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Cross Cutting-gender & youth
Counterpart’s programs around the world are guided by our Gender Integration Operational Guidelines, which closely align with USAID’s Gender Equality and Female Empowerment Policy. Transformative gender approaches are infused throughout each ACE program objective, which aspires to markedly improve gender equality and women’s access to opportunity in Afghanistan through the media and civil society sectors. While women-led and women-focused CSOs have flourished during the past decade, severe challenges continue to adversely impact their outreach abilities, including: weak organizational capacity, too-wide program focus, personality-driven management, lack of cooperation among organizations, and gender-based societal constraints. ACEP aims to support Afghan CSOs to be the drivers of larger and longer-term social change and positively impact gender relations by not only strengthening women’s organizations and creating specific opportunities for women but also by building the capacity of all civil society organizations to identify and address the different needs and priorities of men, women, boys, and girls throughout project design and implementation.
ACEP is taking a multifaceted approach of: 1) continuing to focus on gender mainstreaming where attention to gender is integrated into the practices, programs and policy advocacy of all partner organizations; 2) delivering assistance specific to women-led organizations and on women’s issues; 3) engaging men and boys in support of women’s issues and greater inclusion in society; and 4) encouraging women’s organizations to expand their focus beyond traditional women’s issues. ACE will also increase women’s visibility and voice within the media sphere through content development by and about women, training women media professionals, supporting women as audiences and participants in the media, increasing women’s access to quality news and information programming via mass media and helping media outlets better target and reach female audiences. ACE has designed qualitative and quantitative gender indicators to measure the anticipated change over time in attitudes toward gender equality, female political participation, gender sensitivity of legislation, portrayal of women in the media, and women’s meaningful participation in the civil society space.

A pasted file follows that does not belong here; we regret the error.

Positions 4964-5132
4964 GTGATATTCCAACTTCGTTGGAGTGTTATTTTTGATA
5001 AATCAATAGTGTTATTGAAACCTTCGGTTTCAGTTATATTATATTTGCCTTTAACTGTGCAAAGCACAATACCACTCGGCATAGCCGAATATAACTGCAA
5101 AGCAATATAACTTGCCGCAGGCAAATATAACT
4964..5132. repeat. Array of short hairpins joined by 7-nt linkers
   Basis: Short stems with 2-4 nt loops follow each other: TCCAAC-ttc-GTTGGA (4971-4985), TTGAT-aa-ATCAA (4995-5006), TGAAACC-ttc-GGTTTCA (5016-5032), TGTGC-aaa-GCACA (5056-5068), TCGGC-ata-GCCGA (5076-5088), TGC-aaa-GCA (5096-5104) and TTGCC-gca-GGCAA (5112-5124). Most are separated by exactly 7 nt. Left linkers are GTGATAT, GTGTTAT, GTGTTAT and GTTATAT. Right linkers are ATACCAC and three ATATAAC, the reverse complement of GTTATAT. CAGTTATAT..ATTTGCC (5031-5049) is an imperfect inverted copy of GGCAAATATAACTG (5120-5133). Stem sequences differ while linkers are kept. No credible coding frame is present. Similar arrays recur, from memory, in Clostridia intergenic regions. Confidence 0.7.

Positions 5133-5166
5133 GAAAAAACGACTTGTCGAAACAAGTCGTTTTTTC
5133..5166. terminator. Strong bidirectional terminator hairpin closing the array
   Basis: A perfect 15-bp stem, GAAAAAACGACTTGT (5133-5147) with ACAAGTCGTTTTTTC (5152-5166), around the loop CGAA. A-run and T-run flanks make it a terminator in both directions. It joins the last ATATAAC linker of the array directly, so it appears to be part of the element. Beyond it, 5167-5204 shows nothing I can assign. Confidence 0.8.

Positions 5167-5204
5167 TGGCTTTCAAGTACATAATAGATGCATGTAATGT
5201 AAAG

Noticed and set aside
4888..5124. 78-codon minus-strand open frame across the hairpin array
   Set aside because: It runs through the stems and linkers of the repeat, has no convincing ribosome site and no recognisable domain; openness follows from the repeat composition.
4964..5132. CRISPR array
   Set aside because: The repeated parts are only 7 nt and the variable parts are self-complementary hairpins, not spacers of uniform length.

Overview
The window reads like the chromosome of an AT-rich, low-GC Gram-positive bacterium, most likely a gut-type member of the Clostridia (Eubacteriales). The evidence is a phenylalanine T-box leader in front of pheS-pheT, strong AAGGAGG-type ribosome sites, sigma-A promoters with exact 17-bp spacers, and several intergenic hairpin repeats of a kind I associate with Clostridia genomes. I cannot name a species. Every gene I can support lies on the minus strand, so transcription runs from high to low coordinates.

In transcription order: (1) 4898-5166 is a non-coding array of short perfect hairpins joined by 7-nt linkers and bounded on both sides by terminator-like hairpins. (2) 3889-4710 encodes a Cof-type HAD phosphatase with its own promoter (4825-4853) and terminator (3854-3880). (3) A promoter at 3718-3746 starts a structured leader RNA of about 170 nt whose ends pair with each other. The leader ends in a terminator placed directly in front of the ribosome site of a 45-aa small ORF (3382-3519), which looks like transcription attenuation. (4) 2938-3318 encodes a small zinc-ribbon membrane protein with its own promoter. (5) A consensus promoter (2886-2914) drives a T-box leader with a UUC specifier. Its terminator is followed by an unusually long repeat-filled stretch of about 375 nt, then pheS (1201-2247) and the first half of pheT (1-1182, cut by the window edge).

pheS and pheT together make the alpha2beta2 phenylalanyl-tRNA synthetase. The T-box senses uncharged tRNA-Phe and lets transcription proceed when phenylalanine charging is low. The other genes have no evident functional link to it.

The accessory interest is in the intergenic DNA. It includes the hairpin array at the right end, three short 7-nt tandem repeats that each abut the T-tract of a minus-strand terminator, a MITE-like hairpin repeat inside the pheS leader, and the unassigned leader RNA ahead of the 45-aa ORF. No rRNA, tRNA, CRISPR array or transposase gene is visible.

ACE has a comprehensive and innovative approach for working with youth throughout the program. Youth in Afghanistan tend to be more optimistic, ambitious, technology savvy and open to new ideas than their parents and grandparents. At the community level, youth will make up a significant proportion of civic education trainees, service monitors and youth action grantees. As with gender, ACE will “mainstream” youth into most of what we do. In addition, ACE will support leading youth organizations and individuals through training, grants and our hallmark Emerging Leaders Program. ACE will identify and support young people and youth-serving organizations as a primary source of positive future change in Afghanistan. Within the media sphere, ACE will build upon the capacity and networks created through the 2010 Afghan Youth Voices Festivals and continue this as an annual event, with increasing support from and management by local youth CSOs like Youth in Action. Salam Watandar, local radio and TV station initiatives, Pajhwok Afghan News, and the Multi-Media Production Centers will support youth media production and distribution activities. These initiatives will deliver immediate impact in tandem with a commitment to building the long-term capacity of youth to play an active role in society.
While corruption in Afghanistan is obvious and deleterious, past efforts to expose or prevent corrupt practices have been rare. ACE aims to address this challenge through a variety of cross-cutting and direct activities, including: 1) modeling clean and transparent grant-making and program implementation; 2) including anti-corruption messaging and content in all civic education, advocacy and community development trainings and activities; 3) producing news, programs and public messaging aimed at reducing citizen participation in corrupt acts; 4) advocating for laws and a policy framework that reduces corruption; and 5) supporting Afghan CSOs and media outlets in exposing corrupt practices and inept service provision. There is a clear nexus between the quality of journalism and governance. Credible, evidence-based information is an essential public good, without which good governance is unachievable. Media initiatives under ACE that will support good governance include Nai’s courses in investigative reporting, SW’s daily hard-hitting public accountability radio programs such as Your Representative, My Right, and two broad economic and current affairs discussion shows. Lastly, through the Fix-It program, radio audiences will use SMS to highlight parochial problems in their communities (poor road repair, garbage collection, etc.), and these messages will be discussed with local officials on live discussion programs.